Why Your Idea Is Worthless and What You Lose if You Don’t Share It

I am neither the first nor the last to say that your idea is worthless . Although he thought that this message should have already reached beginning entrepreneurs, it seems that many are still afraid of sharing their project with third parties. I perfectly understand the initial reasoning given that in my beginnings I have also had them. In the last 5 years I have changed my perspective a bit because I have experienced firsthand what it takes to go from an idea in a Power point presentation to users, customers and revenue.

Why Is Your Idea Worthless?

An idea is a dead letter because the only value it New Zealand B2B List brings is the illusion it generates in your head when you think about it. It is not enough to attract an investor or get clients. You don’t need the best idea in the world to launch your own company. Many wait for it all their lives and because they don’t have it, they take it as an excuse not to launch. Those who really want to set up their own company find the idea and not the other way around.

Selling coffee or hamburgers is not necessarily the most creative idea in the world. Even so, if you execute it well you can set up very profitable businesses. No one is going to copy your idea. Very few people have the illusion and are willing to risk the same as you to make a dream come true.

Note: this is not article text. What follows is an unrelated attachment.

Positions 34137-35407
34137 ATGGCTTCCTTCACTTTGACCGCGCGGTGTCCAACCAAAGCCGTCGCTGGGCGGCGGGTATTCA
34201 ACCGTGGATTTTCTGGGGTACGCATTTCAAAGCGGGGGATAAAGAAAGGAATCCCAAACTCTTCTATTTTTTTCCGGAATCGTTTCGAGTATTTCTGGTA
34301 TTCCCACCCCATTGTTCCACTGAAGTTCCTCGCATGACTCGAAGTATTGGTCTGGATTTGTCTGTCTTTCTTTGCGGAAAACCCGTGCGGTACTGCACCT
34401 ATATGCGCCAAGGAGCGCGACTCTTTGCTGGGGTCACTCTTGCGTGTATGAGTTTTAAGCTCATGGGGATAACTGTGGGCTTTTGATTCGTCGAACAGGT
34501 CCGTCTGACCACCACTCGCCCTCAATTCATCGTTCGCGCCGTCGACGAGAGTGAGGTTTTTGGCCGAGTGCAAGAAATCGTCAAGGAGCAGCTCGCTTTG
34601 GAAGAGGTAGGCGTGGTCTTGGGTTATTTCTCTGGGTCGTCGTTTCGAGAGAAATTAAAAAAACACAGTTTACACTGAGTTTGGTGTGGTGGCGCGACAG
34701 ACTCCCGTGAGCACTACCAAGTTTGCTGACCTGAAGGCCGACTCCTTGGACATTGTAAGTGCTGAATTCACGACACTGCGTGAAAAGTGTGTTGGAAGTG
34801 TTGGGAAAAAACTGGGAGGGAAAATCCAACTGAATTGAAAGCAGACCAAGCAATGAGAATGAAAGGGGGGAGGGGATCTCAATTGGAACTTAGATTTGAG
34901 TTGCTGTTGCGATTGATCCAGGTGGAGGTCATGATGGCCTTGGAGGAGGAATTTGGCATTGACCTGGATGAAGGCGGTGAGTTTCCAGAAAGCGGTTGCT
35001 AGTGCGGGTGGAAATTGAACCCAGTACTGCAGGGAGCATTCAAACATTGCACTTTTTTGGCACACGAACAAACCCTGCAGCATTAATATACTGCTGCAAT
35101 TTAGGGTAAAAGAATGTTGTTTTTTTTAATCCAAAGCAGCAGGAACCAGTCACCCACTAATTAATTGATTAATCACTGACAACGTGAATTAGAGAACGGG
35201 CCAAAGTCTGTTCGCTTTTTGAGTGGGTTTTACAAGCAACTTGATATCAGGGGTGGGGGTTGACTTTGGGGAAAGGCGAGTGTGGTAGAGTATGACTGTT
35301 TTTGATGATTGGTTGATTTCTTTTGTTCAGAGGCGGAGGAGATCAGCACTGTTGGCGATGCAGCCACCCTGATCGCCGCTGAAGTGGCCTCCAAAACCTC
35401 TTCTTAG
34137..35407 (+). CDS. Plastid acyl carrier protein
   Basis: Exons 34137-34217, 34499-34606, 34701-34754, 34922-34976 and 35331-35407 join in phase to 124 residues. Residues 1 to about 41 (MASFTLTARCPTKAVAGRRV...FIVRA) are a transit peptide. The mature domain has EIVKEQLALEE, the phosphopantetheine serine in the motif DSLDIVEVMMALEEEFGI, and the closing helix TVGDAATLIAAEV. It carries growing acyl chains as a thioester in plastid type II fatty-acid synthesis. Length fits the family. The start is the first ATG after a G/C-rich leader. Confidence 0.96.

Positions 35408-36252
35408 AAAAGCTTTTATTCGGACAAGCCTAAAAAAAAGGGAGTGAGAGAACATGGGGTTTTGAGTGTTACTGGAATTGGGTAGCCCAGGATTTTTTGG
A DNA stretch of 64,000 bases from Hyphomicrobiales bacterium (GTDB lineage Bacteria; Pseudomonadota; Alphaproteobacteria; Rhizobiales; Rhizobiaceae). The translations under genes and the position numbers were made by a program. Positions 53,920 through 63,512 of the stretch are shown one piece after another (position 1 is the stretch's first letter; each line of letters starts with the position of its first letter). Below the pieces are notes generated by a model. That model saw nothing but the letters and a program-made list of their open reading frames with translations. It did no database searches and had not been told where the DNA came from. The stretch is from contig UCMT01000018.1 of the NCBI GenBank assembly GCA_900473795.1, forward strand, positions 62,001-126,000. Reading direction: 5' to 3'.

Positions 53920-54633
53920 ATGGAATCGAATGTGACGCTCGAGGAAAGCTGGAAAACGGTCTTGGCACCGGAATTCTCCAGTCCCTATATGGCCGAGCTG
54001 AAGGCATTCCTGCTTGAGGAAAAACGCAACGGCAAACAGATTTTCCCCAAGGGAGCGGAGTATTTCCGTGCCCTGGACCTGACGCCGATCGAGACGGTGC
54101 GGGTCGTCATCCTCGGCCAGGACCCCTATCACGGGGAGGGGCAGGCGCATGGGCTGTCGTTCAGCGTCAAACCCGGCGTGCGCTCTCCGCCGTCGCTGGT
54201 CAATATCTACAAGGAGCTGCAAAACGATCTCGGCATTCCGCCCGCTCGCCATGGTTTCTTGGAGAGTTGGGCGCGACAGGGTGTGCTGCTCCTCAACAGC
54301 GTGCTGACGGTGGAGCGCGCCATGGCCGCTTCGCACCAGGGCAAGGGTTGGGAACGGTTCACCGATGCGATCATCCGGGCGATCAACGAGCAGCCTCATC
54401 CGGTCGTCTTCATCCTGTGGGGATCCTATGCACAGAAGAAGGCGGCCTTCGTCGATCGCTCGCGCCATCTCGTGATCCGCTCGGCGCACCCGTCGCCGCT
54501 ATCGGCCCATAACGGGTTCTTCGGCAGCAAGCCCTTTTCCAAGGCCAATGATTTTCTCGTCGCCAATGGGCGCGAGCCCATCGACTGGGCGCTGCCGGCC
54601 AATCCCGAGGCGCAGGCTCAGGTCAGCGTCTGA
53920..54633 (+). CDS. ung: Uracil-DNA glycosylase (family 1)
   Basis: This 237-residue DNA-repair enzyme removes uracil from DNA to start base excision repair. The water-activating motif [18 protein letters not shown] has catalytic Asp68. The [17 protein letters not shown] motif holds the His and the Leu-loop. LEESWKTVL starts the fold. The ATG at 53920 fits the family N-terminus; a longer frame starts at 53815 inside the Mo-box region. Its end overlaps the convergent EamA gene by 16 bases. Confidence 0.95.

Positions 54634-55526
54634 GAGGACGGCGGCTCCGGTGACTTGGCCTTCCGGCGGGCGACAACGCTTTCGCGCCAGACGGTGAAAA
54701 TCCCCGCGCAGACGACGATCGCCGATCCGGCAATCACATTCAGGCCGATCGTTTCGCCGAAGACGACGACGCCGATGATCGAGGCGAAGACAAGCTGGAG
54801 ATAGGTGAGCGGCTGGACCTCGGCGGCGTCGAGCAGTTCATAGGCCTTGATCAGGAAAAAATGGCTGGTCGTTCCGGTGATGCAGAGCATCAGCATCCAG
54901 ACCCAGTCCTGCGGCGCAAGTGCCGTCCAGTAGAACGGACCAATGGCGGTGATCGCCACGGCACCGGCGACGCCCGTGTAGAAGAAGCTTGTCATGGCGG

Each conversation about your idea allows you to receive valuable opinions and suggestions to continue developing it. Do not close yourself to the exchange for fear that someone may end up “stealing” the basis of your business. Sharing brings more benefits than you may see at first.

What You Miss if You Don’t Share It

New Zealand B2B List
New Zealand B2B List

1. It allows you to fail cheaply : An old colleague from my time in Switzerland made use of Facebook by inviting his friends in a private group to receive direct feedback from potential clients. In his case, he came to the conclusion that the business model was not viable and he had to change his plans. Although he has not built anything in the end, this little market survey has protected him from failing at a higher cost.

2. You can find co-founders : by sharing you can also find people who want to accompany you in the process of turning your idea into reality. The difference between start-ups that succeed and those that fail is in the people. Share your idea with those who can contribute value to the project with their knowledge and passion.

3. Offers from potential investors : for a while I had the idea of ​​setting up a fund dedicated to investing in domains. I shared this idea with all my colleagues in the department where I was doing my doctorate. I was surprised that more than half of them motivated me to take the plunge and proactively offered me money to invest. Without asking, he would have “raised” 10,000 euros between 4 people who were willing to put their money to see the business model he had in mind could work.

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